You, of course, expect that brash, buttoned-down, stubbornly conservative overachiever from television to be doing the talking but Michael J. Fox is all grown up.
Oh, he's not ever going to be a basketball star but, as he points out, he never really was Alex Keaton that pint-sized Wall Street wannabe on the long running series ‘Family Ties.' He played the ultimate money-hungry yuppie for eight years on the show -- still in syndication -- that turned him into a multimillionaire.
The series which ended seven years ago also helped make him a movie star mainly involving the super successful ‘Back to the Future' hat trick of films. There were upsets like ‘Bright Lights, Big City ' and the unfortunate ‘Casualties of War.' But he says of the flops:' I'm not in the mourning business.'
Well, he is now. In the special effects fiesta ‘The Frighteners' his partners are ghosts and there are those beyond and above the grave who would also rather like him to join the hereafter. In the madcap movie that jumps you from goose-bumps to laughter the affable actor holds the edgy mix of scares and silliness together. Without him the frenetic, wacky package would have died
And by making all the fright moves Fox has performed his own Hollywood resurrection.
His last box office success was ‘Doc Hollywood ' in 1993 and it appeared that the emblematic 1980s star had lost the place in the next decade.
Fox says he was simply waiting for the right vehicle: ‘I didn't want to leap at anything that came along. I wanted to wait until I felt confident about a project. And this was it.'
It was a major commitment. He lives in style on a Connecticut estate -- there's also a 100-acre ranch deep in the Vermont countryside -- -- with his wife actress Tracy Pollan ( she was his TV love interest for three seasons of ‘Family Ties'), their 20-month-old twin daughters and seven-year-old son. He likes to be at home.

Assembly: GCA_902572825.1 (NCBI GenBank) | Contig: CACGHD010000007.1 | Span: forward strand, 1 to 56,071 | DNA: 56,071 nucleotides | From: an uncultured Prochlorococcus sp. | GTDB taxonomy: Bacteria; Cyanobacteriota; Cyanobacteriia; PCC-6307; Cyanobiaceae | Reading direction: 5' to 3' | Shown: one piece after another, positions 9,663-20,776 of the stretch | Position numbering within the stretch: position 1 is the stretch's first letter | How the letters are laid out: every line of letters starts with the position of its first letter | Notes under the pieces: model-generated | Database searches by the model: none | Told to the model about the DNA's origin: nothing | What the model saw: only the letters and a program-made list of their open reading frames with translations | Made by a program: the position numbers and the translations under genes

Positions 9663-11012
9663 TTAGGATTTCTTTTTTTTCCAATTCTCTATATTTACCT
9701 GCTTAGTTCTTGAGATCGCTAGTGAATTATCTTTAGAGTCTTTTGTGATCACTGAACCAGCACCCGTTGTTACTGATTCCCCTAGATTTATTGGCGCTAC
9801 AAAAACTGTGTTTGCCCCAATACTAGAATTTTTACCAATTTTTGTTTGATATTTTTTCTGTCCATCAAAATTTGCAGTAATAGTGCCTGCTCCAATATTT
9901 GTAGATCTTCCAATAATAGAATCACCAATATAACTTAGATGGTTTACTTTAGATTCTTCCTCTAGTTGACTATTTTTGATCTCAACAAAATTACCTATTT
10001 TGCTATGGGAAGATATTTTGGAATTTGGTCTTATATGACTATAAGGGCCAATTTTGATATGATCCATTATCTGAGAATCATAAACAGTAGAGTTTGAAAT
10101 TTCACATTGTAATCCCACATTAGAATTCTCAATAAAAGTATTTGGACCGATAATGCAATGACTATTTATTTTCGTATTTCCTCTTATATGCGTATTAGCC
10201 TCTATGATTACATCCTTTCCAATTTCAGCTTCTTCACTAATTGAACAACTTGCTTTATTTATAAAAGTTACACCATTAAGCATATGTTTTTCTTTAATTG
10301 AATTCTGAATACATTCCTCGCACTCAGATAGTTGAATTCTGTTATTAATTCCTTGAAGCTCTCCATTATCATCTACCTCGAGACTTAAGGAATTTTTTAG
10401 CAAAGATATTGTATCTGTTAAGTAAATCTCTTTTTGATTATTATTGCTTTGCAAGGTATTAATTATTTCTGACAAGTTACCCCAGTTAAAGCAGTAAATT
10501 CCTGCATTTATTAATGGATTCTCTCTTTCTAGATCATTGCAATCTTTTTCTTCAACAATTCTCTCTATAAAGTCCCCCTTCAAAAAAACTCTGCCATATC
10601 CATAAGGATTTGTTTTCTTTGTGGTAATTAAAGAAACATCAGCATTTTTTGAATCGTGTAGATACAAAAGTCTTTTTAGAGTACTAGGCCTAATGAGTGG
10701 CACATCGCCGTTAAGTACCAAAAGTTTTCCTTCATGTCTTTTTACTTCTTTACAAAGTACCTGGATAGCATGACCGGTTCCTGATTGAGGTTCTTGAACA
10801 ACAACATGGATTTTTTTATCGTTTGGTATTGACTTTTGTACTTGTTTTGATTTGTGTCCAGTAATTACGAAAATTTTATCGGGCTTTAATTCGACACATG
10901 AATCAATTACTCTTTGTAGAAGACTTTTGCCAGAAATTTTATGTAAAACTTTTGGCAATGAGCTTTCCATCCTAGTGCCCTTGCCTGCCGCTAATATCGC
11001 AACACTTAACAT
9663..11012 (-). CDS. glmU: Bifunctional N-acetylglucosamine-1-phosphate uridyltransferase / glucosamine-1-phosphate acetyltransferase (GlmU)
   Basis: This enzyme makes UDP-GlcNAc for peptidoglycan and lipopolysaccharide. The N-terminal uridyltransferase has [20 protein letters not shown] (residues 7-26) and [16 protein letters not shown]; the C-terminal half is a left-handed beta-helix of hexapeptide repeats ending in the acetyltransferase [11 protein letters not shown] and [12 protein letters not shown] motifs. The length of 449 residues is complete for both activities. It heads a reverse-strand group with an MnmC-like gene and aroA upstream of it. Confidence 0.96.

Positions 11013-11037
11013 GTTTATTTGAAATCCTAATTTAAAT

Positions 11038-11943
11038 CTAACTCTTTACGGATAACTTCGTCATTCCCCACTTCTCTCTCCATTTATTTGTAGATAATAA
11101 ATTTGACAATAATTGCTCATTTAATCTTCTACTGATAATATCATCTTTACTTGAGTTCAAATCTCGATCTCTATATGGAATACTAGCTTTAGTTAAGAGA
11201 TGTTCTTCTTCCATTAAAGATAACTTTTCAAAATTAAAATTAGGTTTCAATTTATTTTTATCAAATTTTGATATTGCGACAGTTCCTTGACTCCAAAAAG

‘The Frighteners' meant seven months filming in New Zealand the home turf of the movie's writer-producer-director Peter Jackson who created all his sensational special effects -- phantoms skitter across the screen and the walls not only have ears but eyes, noses and mouths -- at his studios in Wellington.
‘I commuted,' says Fox waiting for the frequent flyer miles arithmetic to sink in before adding:' I just got on ‘planes every chance I could. I wanted to be with Tracy and the kids and and I wanted to make the movie. So I went for it.
‘Peter has created everything you can get in Hollywood in New Zealand -- everything technical. Otherwise it is a different world. A much nicer world -- they still haven't got many of the hang-ups we have.
‘It was hard work but it was fun to play. Sometimes I didn't know what I was doing -- you get a little silly in the head with all those special effects going on and you're talking and doing scenes. It was a bit like the ‘back to the Future' pictures -- I was in a flying harness for some of the sequences.'
With the scythe-wielding Grim Reaper, a serial killer apparition, as the central villain -- he describes the film as ‘Casper meets the Silence of the Lambs' -- and other-worldly computer graphics ( there are 570 of them, more than ‘Independence Day') Fox had much competition to get screen attention. He managed it with ease.
He shrugs it off and flares up another Marlboro Light ( he doesn't get to smoke at home) in his suite in a Manhattan hotel. It's a rainy afternoon outside in New York but he's comfortable in jeans, a grey polo shirt and bare feet. At 35, he has retained that boyish charm but when he frowns you see the years have tiptoed around his eyes. He certainly talks older.
He is certainly aware of fickle fame. When he married in the summer of 1988 he had to hire America 's most respected security expert Gavin de Becker to protect the ceremonies from Press and fans. It started as an intimate family wedding but it ended up with helicopters and checkpoints and paparazzi in rented llama suits. With ‘Family Ties' and ‘Back to the Future' the onetime obscure Canadian actor was the most popular star in America .